Wednesday, 7 May 2014

Vivens mortua est certiores now the living can inform the living

vivens mortua est certiores"the dead can inform the living" in Latin

This is in part a repost 

Pathology is the study of disease and pathologists often only get to see the MS brain after death. Have you considered donation of your brain to the MS or other Brain Bank?

A pathologist is someone who studies disease and it is their job to find the cause of disease and death, so they hunt for cancers, infections etc. They normally take tissue and stain it with dyes to see different things. They may look for MS lesions.
If you want to look at them click here for a previous post

A pathologist sees the snapshots in the tissues and views it as points on a map that take you from one place to another as they use MSers brains to build pictures of what goes on.
However maybe the pathologists spend too much time looking down microscopes because unbelievably they missed grey matter lesions when you can see them by eye (probably a technician and not the pathologist did the brain dissection). They also forgot that MS is associated with nerve loss until the late 1990's. People complain about animal models but until pathologists agree what should be modelled it is hard to blame the animal modellers. 

However pathologists do not all agree with each other

We can get this right or wrong, but I will give you a a simple analogy, I know some of you don't like these .......others do! So constructive comments only please.

However, if we imagine the spinal cord that can be viewed as a safe. If we open the safe-door we can see that in health it is full of cash (eg. myelinated), but following diease i.e the safe door is opened we can see that the safe is empty (demyelinated). We can see something is wrong and that something has happened, but we have to try and guess what happened using these snap shots. This is what pathologists do.

Maybe the reason the money has gone is because it has been taken by a bank robber, who'll go to jail if caught. However, an alternative explanation is that there was a greedy banker who has taken the cash to invest and has made loads of profits from selling loans to people that can't afford to repay the loan. Therefore, the bank has gone out of business and someone has been to empty the safe to take the cash to the administrators. 

We know the safe is empty so why is important to know who emptied it? It is important because of the solution (treatment) that we need to stop the safe being emptied again in the future. If the cash has gone because of a robber we can deter this from happening by employing more police, using a flash new alarm system or identify and deal with the social reason that led to the person acquiring a thieving behaviour in the first place. However if it is a gambling banker that caused the money to go, the solution may be the (re)introduction of regulation, etc. Therefore if you get it wrong, your treatments don't work.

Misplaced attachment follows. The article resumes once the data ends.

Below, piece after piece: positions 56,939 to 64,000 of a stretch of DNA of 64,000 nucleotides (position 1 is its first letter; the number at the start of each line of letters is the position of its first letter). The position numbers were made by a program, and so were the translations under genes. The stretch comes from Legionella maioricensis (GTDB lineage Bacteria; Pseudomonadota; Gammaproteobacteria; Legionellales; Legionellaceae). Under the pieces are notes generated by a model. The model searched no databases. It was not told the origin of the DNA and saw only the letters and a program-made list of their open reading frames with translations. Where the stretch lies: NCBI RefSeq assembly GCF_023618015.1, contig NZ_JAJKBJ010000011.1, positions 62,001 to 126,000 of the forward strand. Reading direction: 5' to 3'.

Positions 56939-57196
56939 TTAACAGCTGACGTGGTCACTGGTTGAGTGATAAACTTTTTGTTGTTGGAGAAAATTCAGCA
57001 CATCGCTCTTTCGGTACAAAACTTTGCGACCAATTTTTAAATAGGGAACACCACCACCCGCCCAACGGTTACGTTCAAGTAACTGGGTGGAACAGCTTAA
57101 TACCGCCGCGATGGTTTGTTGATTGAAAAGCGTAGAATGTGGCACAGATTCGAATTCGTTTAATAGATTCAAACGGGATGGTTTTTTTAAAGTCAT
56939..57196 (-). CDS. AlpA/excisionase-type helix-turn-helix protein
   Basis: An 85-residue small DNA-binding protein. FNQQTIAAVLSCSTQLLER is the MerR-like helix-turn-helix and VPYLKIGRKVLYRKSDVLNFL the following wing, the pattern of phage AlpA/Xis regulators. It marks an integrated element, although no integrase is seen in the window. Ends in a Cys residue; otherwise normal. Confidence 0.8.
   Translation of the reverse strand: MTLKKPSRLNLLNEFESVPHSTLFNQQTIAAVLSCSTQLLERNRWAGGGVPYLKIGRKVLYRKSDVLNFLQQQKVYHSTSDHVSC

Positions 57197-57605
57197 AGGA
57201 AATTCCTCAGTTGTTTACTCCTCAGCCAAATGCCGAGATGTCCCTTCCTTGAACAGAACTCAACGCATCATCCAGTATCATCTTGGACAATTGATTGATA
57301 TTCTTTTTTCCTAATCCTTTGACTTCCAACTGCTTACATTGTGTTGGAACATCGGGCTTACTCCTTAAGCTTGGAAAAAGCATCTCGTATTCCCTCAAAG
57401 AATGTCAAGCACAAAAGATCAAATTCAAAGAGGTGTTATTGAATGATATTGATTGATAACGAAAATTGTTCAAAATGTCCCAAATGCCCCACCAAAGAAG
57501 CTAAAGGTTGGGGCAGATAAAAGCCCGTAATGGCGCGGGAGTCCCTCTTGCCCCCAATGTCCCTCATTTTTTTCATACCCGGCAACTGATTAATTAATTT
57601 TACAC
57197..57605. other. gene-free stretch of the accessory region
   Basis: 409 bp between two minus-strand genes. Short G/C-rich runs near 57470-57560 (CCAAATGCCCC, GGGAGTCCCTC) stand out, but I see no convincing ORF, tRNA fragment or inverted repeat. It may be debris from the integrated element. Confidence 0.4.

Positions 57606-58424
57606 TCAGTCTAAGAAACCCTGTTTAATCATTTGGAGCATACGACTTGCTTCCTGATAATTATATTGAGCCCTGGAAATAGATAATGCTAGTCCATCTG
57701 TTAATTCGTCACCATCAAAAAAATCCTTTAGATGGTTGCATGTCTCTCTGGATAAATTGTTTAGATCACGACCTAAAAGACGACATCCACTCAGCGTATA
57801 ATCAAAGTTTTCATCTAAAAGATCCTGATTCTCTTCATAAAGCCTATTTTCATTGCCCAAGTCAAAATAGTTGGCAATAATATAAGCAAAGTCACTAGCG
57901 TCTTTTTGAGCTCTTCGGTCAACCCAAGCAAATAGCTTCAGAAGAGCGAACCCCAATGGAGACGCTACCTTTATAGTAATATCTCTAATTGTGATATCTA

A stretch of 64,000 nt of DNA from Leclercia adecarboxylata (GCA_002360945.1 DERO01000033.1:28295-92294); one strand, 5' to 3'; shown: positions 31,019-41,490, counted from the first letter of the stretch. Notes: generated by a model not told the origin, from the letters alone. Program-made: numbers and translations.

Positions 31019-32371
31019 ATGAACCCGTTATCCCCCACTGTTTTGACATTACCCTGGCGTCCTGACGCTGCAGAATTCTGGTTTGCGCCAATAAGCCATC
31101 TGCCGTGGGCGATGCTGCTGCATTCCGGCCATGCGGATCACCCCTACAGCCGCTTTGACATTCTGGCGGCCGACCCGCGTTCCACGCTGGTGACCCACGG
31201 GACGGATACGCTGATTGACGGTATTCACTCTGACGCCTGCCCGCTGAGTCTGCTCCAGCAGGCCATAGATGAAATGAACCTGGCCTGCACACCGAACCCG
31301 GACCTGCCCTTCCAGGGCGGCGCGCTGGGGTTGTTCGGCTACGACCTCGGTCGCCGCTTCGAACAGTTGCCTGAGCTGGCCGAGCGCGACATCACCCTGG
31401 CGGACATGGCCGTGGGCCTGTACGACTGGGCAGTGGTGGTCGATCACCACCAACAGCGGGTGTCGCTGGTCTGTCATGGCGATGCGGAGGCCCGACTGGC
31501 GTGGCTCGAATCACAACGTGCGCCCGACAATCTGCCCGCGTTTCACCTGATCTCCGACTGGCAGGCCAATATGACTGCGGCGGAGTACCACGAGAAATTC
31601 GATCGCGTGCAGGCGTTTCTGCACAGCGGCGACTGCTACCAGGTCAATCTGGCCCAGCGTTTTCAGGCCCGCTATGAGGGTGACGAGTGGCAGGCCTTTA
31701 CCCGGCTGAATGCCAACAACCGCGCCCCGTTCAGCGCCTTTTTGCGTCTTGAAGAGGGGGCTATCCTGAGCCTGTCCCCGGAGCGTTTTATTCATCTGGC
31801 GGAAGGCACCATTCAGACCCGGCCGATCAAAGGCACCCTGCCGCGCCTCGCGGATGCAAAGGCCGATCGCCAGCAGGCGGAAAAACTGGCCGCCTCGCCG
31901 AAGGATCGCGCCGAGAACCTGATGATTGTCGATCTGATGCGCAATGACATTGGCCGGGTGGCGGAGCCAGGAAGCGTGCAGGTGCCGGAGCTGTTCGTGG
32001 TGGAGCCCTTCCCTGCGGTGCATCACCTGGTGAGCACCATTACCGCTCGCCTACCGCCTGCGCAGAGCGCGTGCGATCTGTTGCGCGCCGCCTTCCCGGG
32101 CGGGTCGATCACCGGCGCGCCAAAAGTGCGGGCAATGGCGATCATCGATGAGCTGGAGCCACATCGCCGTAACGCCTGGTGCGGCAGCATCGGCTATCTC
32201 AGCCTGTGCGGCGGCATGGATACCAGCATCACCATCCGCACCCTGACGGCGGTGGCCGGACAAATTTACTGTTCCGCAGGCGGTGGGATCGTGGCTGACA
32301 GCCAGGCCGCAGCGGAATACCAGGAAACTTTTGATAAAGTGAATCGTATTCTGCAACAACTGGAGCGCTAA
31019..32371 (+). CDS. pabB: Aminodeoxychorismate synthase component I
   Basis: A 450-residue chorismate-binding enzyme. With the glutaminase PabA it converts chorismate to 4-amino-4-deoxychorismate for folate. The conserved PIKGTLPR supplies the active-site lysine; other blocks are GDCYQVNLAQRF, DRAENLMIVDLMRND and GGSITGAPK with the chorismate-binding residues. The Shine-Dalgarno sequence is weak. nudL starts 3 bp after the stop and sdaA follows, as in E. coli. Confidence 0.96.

One way to try and determine what is happening is to use other techniques to monitor the brain. As such magnetic resonance imaging has become very useful tool, because it can be done repeatedly in the living individual and it is very useful in the diagnosis of MS. The problem is that the things that MRI detects (movement of water molecules in magnet planes) are often not the same as any pathological outcome that we can see down a microscope. This is because they work in different ways and detect different things. Importanly the other problem is that the MRI does not have very high resolution like microscopes. So its abit like CCTV-you can see it's a human but the resolution is so low you can't really tell that it's your next door neighbour. Many of my friends say that they often seen me on Tele..........Crime watch. It's abit like you know that the problem is occuring in Brussels but the imaging shows you that the problem is occurring in all of western

So is the image above detecting a robber or a banker?

Well if we had a device and the technology to monitor the living human brain at high resolution, as we do have for imaging technologies for some aspects of disease in mice, we could see that whilst a banker is there, it is really dangermouse who has taken all the money and we didn' t even notice him (bottom of right leg) on the MRI above. He urinated on the lock of the safe and it rusted, so the banker left the safe unlocked and dangermouse then took the cash....Simples

Now hopefully you can see that whilst people may be looking at tissue from MSers, it is possible that they don't have the same view about what really is happening and hence some of the controversy.

Now the problem with understanding pathology in MS, is that it sadly occurs after the death. Therefore you only see a snap shoot in time and it is impossible to know what has come before and what may of occurred later. However, in cases where the lesions have looked like tumours then biopsies have been taken and when the biospies were looked at under the microscope, it has been proposed that there are 4 different types of white matter lesion.